By contrast, nuclear weapons’ acquisition in East Asia would have seriously undermined the internationalising strategies of economic growth, international competitiveness and global market access adopted by Japan, South Korea, Taiwan and others. Their choices favouring US alliances were linked to those models synergistically, and together these models and alliances helped to trump domestic demands for nuclear weapons.

The leading neorealist Kenneth Waltz had deemed alliances to be ill-equipped to prevent proliferation in a ‘self-help world’. Trump’s statements reinforced allies’ concerns that self-help and ‘America first’ could dilute alliance commitments and credibility. One year later, Trump appears to have reconsidered: during his visit to the region, he sought to offer reassurances to allies, as the United States itself becomes a potential target of Kim Jong-un’s nuclear program. However, having initially planted seeds of doubt, the damage to US alliances may be long lasting, which amplifies the centrality of East Asia’s internationalising models as barriers to nuclearisation.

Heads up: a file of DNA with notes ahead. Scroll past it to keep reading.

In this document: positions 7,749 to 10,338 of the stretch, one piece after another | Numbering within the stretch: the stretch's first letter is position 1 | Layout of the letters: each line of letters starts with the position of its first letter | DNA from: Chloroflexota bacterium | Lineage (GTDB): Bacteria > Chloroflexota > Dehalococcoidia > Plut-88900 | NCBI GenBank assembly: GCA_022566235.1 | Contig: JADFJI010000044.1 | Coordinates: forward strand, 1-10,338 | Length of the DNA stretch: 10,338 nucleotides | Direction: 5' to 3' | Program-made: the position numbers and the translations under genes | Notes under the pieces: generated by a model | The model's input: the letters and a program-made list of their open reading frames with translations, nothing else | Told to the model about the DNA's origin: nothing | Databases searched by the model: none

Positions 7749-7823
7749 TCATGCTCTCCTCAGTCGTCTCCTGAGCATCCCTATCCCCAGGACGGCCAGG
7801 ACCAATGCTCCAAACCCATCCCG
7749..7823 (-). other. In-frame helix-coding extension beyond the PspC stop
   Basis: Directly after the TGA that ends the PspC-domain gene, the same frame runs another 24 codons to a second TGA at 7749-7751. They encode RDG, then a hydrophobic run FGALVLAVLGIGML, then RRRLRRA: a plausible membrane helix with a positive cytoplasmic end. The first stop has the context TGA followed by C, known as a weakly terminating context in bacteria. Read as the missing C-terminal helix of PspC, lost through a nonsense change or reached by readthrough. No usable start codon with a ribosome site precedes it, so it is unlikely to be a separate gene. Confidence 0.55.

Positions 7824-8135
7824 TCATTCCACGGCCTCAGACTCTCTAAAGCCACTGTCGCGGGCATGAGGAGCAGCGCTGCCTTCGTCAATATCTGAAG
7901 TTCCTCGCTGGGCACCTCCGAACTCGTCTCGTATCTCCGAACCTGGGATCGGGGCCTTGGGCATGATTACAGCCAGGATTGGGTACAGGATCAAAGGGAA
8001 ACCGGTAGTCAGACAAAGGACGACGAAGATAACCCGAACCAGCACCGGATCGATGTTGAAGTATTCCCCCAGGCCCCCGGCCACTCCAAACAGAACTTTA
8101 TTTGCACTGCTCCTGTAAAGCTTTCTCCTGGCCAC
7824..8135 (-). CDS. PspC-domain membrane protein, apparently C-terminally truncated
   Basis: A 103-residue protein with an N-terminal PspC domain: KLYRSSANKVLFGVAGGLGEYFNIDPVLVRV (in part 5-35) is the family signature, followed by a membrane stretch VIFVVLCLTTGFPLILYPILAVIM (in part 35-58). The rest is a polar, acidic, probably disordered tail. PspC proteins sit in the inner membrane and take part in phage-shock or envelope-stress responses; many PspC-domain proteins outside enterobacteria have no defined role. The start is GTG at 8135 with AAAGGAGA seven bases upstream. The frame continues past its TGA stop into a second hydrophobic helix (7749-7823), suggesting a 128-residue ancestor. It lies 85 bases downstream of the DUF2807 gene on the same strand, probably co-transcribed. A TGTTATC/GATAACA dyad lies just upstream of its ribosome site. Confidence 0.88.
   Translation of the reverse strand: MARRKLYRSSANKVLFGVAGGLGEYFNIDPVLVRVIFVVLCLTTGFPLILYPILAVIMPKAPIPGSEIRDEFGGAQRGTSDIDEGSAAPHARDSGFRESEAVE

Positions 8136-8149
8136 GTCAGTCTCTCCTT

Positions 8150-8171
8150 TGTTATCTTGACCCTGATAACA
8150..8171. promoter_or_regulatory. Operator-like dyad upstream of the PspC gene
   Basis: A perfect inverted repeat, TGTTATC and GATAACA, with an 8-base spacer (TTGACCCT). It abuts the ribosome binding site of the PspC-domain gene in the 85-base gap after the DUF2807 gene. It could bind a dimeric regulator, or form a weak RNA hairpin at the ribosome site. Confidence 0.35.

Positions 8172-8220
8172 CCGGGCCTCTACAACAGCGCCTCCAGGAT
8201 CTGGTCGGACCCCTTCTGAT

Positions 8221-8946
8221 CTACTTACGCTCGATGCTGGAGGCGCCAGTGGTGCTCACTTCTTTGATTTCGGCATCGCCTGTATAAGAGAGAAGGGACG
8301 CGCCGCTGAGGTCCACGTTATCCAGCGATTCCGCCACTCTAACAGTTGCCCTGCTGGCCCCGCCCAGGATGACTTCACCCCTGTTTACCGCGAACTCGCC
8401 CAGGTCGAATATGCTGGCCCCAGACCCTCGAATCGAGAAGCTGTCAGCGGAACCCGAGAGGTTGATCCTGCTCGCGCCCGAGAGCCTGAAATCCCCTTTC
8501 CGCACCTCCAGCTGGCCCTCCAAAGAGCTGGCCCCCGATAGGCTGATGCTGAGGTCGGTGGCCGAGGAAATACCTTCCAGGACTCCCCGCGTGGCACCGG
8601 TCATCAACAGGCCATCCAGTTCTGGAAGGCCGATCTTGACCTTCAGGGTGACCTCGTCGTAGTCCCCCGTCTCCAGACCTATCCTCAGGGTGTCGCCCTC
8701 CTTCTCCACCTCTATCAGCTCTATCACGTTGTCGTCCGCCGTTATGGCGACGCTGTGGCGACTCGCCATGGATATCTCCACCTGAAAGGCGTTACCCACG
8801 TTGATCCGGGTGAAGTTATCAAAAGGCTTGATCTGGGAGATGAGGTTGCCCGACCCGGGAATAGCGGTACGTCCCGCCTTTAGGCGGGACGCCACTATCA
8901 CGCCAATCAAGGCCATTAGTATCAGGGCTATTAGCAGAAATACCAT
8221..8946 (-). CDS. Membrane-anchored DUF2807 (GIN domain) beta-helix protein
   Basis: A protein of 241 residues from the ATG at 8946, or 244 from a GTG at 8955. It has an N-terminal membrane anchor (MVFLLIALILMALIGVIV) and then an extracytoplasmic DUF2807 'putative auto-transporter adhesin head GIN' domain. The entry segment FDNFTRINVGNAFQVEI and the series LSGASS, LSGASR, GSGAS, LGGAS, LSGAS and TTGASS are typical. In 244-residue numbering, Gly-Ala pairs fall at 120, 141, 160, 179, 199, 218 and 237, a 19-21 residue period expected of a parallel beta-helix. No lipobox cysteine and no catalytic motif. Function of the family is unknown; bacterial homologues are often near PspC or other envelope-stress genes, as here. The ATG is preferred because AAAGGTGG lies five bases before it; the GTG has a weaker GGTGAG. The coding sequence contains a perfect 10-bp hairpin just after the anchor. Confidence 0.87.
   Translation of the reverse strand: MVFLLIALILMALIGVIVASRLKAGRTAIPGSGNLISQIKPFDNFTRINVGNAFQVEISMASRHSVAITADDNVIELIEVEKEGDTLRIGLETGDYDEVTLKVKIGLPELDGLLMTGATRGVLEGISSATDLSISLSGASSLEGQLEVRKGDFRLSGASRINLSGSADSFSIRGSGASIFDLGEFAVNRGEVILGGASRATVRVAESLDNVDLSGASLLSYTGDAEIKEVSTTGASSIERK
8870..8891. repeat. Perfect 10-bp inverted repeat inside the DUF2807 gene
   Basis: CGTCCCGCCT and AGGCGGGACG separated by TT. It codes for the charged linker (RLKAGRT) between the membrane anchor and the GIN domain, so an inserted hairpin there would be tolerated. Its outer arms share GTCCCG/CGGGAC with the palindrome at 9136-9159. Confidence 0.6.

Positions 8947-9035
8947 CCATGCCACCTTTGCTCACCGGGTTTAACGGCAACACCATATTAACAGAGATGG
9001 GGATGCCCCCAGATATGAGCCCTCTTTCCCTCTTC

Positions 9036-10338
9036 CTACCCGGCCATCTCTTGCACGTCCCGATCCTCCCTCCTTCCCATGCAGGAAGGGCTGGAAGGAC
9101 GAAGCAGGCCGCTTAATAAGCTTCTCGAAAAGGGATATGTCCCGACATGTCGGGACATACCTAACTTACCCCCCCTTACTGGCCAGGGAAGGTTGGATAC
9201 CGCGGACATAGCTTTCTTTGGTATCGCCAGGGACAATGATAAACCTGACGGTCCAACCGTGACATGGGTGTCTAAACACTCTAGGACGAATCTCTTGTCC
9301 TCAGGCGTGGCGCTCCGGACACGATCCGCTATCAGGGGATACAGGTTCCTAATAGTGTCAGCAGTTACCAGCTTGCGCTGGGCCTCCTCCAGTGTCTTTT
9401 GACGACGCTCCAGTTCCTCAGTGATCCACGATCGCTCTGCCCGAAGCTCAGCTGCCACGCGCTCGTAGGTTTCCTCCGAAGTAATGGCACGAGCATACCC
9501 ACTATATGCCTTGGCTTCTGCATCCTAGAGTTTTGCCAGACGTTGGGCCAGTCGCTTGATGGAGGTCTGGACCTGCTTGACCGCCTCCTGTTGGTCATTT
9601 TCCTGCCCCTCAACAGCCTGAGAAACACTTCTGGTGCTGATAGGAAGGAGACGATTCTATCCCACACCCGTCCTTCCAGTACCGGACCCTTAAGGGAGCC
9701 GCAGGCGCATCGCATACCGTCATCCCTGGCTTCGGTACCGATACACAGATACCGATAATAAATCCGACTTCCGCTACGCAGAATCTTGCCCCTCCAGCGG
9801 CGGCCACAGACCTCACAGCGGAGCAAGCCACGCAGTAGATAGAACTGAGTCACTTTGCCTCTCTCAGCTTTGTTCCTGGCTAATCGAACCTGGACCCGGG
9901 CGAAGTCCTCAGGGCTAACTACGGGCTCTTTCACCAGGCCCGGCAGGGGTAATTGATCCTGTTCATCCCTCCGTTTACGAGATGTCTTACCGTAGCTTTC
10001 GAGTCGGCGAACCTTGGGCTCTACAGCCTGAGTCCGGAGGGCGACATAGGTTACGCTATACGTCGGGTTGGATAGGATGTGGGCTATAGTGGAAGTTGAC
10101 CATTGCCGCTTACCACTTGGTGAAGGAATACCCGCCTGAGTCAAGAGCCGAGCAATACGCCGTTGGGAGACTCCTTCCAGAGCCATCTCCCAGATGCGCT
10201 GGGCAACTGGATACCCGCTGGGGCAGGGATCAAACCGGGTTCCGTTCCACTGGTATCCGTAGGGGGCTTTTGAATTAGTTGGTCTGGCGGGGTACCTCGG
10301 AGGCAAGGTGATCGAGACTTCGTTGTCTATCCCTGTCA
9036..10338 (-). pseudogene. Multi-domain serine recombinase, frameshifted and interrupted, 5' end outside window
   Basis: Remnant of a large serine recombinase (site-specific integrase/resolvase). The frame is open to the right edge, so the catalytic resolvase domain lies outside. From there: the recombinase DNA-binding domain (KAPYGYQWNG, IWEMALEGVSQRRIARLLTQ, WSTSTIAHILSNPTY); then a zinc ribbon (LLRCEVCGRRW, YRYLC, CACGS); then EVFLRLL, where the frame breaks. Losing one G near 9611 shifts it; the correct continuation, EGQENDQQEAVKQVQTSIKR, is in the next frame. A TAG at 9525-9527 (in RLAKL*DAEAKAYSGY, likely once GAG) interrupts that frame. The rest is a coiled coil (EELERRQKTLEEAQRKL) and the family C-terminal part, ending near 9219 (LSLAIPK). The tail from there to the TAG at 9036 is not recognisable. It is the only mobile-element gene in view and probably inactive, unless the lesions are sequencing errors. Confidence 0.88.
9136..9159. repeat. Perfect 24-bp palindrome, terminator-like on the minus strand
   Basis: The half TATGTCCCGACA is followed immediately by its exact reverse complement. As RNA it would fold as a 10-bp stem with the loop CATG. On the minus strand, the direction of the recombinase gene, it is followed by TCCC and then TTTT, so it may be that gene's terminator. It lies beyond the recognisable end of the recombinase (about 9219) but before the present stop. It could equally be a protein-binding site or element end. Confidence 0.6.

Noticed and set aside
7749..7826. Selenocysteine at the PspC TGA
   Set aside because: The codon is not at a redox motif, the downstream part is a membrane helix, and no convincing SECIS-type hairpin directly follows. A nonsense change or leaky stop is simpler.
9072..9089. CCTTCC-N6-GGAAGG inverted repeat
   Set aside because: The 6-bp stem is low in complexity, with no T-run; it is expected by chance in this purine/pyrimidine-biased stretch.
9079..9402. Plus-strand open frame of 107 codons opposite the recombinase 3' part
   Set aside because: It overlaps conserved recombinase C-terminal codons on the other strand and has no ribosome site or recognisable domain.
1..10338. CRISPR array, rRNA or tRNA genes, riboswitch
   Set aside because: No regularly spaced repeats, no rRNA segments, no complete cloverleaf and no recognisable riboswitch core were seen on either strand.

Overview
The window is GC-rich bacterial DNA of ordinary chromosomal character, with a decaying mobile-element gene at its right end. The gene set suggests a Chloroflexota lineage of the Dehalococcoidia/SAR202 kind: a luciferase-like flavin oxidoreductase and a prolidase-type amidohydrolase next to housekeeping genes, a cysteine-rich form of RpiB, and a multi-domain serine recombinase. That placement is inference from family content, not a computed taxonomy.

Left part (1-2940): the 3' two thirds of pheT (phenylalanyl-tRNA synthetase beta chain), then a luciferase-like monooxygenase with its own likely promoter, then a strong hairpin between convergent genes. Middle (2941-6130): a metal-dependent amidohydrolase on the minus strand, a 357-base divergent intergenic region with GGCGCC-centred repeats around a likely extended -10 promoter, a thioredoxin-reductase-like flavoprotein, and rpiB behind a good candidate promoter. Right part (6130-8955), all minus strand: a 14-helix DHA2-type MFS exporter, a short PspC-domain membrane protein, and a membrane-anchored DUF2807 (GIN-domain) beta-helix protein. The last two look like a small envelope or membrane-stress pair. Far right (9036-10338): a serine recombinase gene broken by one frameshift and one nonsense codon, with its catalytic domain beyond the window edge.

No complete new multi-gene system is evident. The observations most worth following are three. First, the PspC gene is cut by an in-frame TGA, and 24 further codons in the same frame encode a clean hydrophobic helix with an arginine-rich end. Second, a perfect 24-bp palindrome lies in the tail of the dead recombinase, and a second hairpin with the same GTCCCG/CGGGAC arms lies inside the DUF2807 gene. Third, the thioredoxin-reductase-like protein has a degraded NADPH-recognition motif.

Nuclear Logics also documented how, contrary to the region’s general trend, North Korea’s regime has been on a long-standing and consistent search for nuclear weapons since the 1950s. The key driver in that quest was the inward-looking model of extreme self-reliance (juche) that the Kims embraced to ensure regime survival. Nuclear weapons were to become the proverbial jewel in the Kims’ crown — one that they could wield to justify all penuries that most of the population was forced to endure. While invoking external threats, the Kim dynasty regarded nuclear weapons as a guarantee against internal uprisings of the kind that replaced dictators in Eastern Europe.

The invasions of Iraq and Libya by US and NATO forces conveniently reinforced the Kims’ narrative, as have the litany of threats from Trump and his attacks on the Joint Comprehensive Plan of Action with Iran. All these have enabled the North Korean regime to justify its intransigence at home and abroad, which has heightened the risks of conventional or nuclear confrontation.